Top 10 Reasons to Use a Recruiting Research Firm

Recruiting research firms, such as Intellerati, are positioned as an alternative to traditional executive search firms. Executive search research firms uncover and map prospective candidates — a process known as candidate identification (“candidate ID”) and name generation (“name gen”). Recruiting research firms also profile candidates by enhancing the candidate records with career details, phone and email information, and other relevant information.  Even better, some executive search research firms contact and qualify prospects, delivering interested and qualified candidates to your doorstep.

Having a recruiting research firm focus on the front end of an executive search saves you valuable time and enables you to focus on more important matters. It frees you up to usher interested candidates through to hire. Moreover, recruitment research firms serve as a natural extension of your own team without increasing headcount. They serve as subject matter experts. In fact, the really good research firms can help your recruiters and talent acquisition teams gain a competitive advantage by leveraging the power of actionable intelligence. Of course, to enjoy the advantages of an executive search intelligence firm, you simply need a reason to begin.

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1. Retained search is not an option.
Retained executive search firms charge fees that often are in excess of $100,000 per search engagement.  Clearly, from a budgetary perspective, retained firms are not the right choice for every executive search.  Moreover, retained search engagements fail to complete 40% of the time. Recruiting research research firms offer a more collaborative, transparent, and flexible approach that reduces the risk of failure and gives you the opportunity to save.

2. Contingency search is not working for you.
Contingency search is great when it works. You only pay when a contingency firm makes a placement. However, when you have a lot of hires to make, those placement fees really add up.  Recruiting research firms give you the opportunity to save while eliminating the risk of an opening not getting filled. Contingency firms are often forced to abandon searches that are too hard or that take too long.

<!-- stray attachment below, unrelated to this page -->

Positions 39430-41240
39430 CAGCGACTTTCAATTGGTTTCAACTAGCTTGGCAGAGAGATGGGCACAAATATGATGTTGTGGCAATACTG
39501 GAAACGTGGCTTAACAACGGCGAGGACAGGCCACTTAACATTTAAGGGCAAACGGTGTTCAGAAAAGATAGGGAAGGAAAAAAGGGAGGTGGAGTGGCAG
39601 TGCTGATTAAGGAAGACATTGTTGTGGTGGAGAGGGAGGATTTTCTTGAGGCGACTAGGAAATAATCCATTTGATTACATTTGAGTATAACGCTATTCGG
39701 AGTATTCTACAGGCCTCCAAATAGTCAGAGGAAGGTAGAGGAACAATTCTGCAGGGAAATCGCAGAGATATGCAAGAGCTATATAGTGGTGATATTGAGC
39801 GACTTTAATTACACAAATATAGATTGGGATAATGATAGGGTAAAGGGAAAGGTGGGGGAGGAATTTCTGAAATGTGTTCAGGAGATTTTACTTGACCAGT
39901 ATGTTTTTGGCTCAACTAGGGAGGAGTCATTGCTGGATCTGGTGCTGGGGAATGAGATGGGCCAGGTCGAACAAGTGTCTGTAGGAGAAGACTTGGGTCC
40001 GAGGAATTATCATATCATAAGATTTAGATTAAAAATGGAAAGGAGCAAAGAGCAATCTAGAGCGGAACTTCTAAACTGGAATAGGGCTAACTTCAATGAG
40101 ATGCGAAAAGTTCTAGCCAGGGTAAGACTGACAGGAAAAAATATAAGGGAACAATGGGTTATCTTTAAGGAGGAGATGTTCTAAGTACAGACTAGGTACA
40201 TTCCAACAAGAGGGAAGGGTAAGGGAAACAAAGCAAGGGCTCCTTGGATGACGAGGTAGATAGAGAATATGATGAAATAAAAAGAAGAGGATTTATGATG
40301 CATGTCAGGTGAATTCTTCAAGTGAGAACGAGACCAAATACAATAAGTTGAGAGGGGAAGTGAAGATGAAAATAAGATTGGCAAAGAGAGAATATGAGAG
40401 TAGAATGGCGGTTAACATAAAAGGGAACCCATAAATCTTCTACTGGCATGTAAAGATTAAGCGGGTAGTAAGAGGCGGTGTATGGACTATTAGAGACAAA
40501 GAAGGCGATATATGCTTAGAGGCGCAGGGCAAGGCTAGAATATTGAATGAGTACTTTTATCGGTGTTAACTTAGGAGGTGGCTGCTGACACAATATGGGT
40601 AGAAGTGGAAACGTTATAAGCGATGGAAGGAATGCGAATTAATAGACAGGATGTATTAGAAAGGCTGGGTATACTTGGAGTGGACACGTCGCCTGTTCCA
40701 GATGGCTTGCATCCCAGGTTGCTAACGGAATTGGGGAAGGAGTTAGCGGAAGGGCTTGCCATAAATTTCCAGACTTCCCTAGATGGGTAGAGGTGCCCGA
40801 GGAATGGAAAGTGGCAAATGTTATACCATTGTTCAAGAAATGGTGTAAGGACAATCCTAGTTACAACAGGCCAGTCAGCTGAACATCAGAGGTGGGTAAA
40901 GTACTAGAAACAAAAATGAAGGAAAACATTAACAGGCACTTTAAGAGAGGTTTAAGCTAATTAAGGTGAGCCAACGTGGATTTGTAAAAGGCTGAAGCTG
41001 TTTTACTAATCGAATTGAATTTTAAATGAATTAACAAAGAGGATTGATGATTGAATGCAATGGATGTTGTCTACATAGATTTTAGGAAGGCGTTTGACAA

3. Job postings are not working for you either.
Job postings can result in a huge amount of wasted time and effort because anyone can apply and often do. As many as 98% of job applicants lack the necessary qualifications, leaving employers wondering whether the candidates even read the position description in the first place. Making matters worse, job postings attract active candidates — a talent pool made up primarily of unemployed and unhappy workers. Research firms provide much needed relief by targeting passive candidates, a higher quality talent pool

4. You have an important executive opening that is not at the C- level.
Openings at the mid-executive level can be hard to fill. Often the leading retained search firms refuse to work on searches at the Senior Director and Vice President level: they’re simply not lucrative enough. Recruiting research firms are ideally suited to addressing roles at the $150,000-$250,000 compensation range.

5. You have evergreen senior technical openings that will not go away.
Recruiting research firms also excel at filling perpetual openings that are highly technical and hard-to-fill — such as partner-level roles on the technical career track. A good recruitment research firm can map, profile, and develop available talent for faster, cost-effective hires. It can also provide you with market insight to inform your search strategy.

6. You do not have the bandwidth to fill all your critical openings.
If you have too many important openings and too few recruiters to fill them, recruiting research firms can offer you much needed relief whenever your bandwidth is maxed out. Because executive search research firms offer unbundled recruiting services, you can get help with whatever part of the recruiting process you need.  By using a trusted research partner, you can improve recruiting quality while keeping your talent acquisition headcount low.

7. Your candidate slates have too few women or persons of color.
Executive search research is a great way to boost to your diversity talent acquisition efforts. Engaging a recruiting research firm to develop a diversity talent pool in advance of your hiring needs can help make sure that your executive candidate slates are diverse. In fact, because many diverse candidates do not self-identify, real research expertise is required to uncover the best and brightest prospects.